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Staging Contemplation

Participatory Theology in Middle English Prose, Verse, and Drama

Eleanor Johnson

Staging Contemplation

Eleanor Johnson

256 pages | 6 x 9 | © 2018
Paper $30.00 ISBN: 9780226572178 Published August 2018
Cloth $90.00 ISBN: 9780226572031 Published August 2018
E-book $10.00 to $30.00 About E-books ISBN: 9780226572208 Published August 2018
What does it mean to contemplate? In the Middle Ages, more than merely thinking with intensity, it was a religious practice entailing utter receptiveness to the divine presence. Contemplation is widely considered by scholars today to have been the highest form of devotional prayer, a rarified means of experiencing God practiced only by the most devout of monks, nuns, and mystics.
            Yet, in this groundbreaking new book, Eleanor Johnson argues instead for the pervasiveness and accessibility of contemplative works to medieval audiences. By drawing together ostensibly diverse literary genres—devotional prose, allegorical poetry, cycle dramas, and morality plays—Staging Contemplation paints late Middle English contemplative writing as a broad genre that operated collectively and experientially as much as through radical individual disengagement from the world. Johnson further argues that the contemplative genre played a crucial role in the exploration of the English vernacular as a literary and theological language in the fifteenth century, tracing how these works engaged modes of disfluency—from strained syntax and aberrant grammar, to puns, slang, code-switching, and laughter—to explore the limits, norms, and potential of English as a devotional language. Full of virtuoso close readings, this book demonstrates a sustained interest in how poetic language can foster a participatory experience of likeness to God among lay and devotional audiences alike.
Middle English Contemplation: Forming Vernacular Participation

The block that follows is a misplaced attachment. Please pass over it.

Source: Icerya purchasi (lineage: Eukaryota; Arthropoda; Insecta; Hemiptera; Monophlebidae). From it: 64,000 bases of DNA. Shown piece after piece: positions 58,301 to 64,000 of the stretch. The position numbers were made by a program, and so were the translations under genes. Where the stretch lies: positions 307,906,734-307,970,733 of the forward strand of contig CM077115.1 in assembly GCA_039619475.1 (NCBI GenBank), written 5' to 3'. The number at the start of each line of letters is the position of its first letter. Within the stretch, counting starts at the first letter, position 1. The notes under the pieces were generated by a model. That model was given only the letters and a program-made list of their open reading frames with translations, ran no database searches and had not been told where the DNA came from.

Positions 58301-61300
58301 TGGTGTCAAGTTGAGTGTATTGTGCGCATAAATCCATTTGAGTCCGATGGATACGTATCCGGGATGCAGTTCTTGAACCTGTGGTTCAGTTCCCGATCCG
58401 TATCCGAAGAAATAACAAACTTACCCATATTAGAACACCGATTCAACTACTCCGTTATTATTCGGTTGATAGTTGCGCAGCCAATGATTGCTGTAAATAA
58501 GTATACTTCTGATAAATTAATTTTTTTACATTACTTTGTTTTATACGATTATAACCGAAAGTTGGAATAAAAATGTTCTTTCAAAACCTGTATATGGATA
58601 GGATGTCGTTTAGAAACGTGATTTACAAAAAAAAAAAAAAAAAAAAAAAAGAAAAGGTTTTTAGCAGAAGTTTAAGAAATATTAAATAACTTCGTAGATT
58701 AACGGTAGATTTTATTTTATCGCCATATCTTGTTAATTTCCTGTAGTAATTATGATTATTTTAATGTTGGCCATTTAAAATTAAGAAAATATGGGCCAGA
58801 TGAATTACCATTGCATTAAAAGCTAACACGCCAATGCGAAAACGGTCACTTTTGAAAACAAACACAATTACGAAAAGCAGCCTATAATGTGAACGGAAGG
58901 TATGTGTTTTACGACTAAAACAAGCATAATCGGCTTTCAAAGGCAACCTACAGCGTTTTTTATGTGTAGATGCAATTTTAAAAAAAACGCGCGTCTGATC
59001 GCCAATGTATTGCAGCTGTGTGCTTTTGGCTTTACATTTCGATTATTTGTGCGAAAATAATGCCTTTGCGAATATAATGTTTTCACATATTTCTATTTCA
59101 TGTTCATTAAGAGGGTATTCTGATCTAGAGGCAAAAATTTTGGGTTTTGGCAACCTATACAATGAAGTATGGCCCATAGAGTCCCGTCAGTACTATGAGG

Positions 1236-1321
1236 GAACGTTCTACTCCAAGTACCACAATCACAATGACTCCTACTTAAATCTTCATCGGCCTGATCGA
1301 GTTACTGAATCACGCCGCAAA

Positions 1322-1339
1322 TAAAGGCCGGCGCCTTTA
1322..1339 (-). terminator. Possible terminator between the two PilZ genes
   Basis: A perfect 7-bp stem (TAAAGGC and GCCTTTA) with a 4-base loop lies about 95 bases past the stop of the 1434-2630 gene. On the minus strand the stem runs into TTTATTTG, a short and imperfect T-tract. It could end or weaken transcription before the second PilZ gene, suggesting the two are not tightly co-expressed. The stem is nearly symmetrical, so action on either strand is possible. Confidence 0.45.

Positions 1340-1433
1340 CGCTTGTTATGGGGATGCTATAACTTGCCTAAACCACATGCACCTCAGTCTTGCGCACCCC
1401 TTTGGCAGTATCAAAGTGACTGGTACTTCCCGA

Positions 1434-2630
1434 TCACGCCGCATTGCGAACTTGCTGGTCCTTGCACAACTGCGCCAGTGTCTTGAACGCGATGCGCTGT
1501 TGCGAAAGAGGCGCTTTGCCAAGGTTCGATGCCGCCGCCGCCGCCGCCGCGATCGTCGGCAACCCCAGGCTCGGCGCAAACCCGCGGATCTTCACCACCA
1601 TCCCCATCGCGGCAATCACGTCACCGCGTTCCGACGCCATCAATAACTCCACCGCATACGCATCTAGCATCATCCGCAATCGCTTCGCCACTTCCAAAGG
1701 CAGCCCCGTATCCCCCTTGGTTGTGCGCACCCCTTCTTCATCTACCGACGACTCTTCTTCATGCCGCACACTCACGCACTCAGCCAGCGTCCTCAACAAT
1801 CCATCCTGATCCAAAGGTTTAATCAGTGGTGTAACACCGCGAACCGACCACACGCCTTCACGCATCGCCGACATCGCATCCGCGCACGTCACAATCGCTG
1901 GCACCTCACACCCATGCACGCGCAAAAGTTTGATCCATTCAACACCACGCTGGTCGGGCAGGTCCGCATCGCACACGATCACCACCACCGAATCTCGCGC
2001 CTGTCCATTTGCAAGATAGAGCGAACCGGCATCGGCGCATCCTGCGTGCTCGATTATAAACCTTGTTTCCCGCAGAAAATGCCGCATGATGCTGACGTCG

Part I: Participating in Time and Eternity

Chapter 1
Feeling Time, Will, and Words: Vernacular Devotion in The Cloud of Unknowing

Chapter 2
Julian of Norwich and the Comfort of Eternity

Part II: “Kyndely” Participation

Chapter 3
Piers Plowman and Social Likeness: How to Know God “Kyndely”

Chapter 4
There’s Something about Mary: Staging the Divine in “Kyndely” Language, Time, and the Social World

Part III: Vernacular Comedy and Collective Participation

Chapter 5
Likeness and Collectivity in the Play of Wisdom

Chapter 6
Laughing Our Way toward God; or, Dramatic Comedy and Vernacular Contemplation

Staging God in the Vernacular

Review Quotes
"Johnson presents precise, dynamic readings of late-medieval religious English writings (prose, poetry, and drama) that she groups as 'contemplative' literature. . . . every page of this book has something cogent and new to show concerning how these works deploy English poetics to widen the horizons of 'contemplative' piety in the
Modern Philology
"Staging Contemplation is an engaging, bracing read, full of interest for students and scholars not only of medieval drama but of Middle English religious writing generally. The book’s approach to a wide range of canonical works is so original because its author sees these texts, as blind Gloucester says to mad King Lear on the blasted heath, 'feelingly.'"
Nicholas Watson, Harvard University
“In her fine new book, Eleanor Johnson argues for the essentially performative character of the late Middle English literature of Christian contemplation and the essentially cognitive character of the sensory contemplative experience it seeks to further. Situating its readings carefully in the historical moment when English was most conscious of its status as a vernacular, the book moves easily between deft analyses of the style of contemplative texts and scripts and the effects these seek to produce in, and on, their readers and audiences. Staging Contemplation will energize the study and enlarge the readership of some of the most remarkable works of the English literary tradition.”
James Simpson, author of Under the Hammer: Iconoclasm in the Anglo-American Tradition
“Eleanor Johnson’s bold wager in Staging Contemplation pays off richly: let’s think of contemplation as bodily, social, staged, and above all participatory. . . . A beautifully coherent, fresh, and persuasive argument.”
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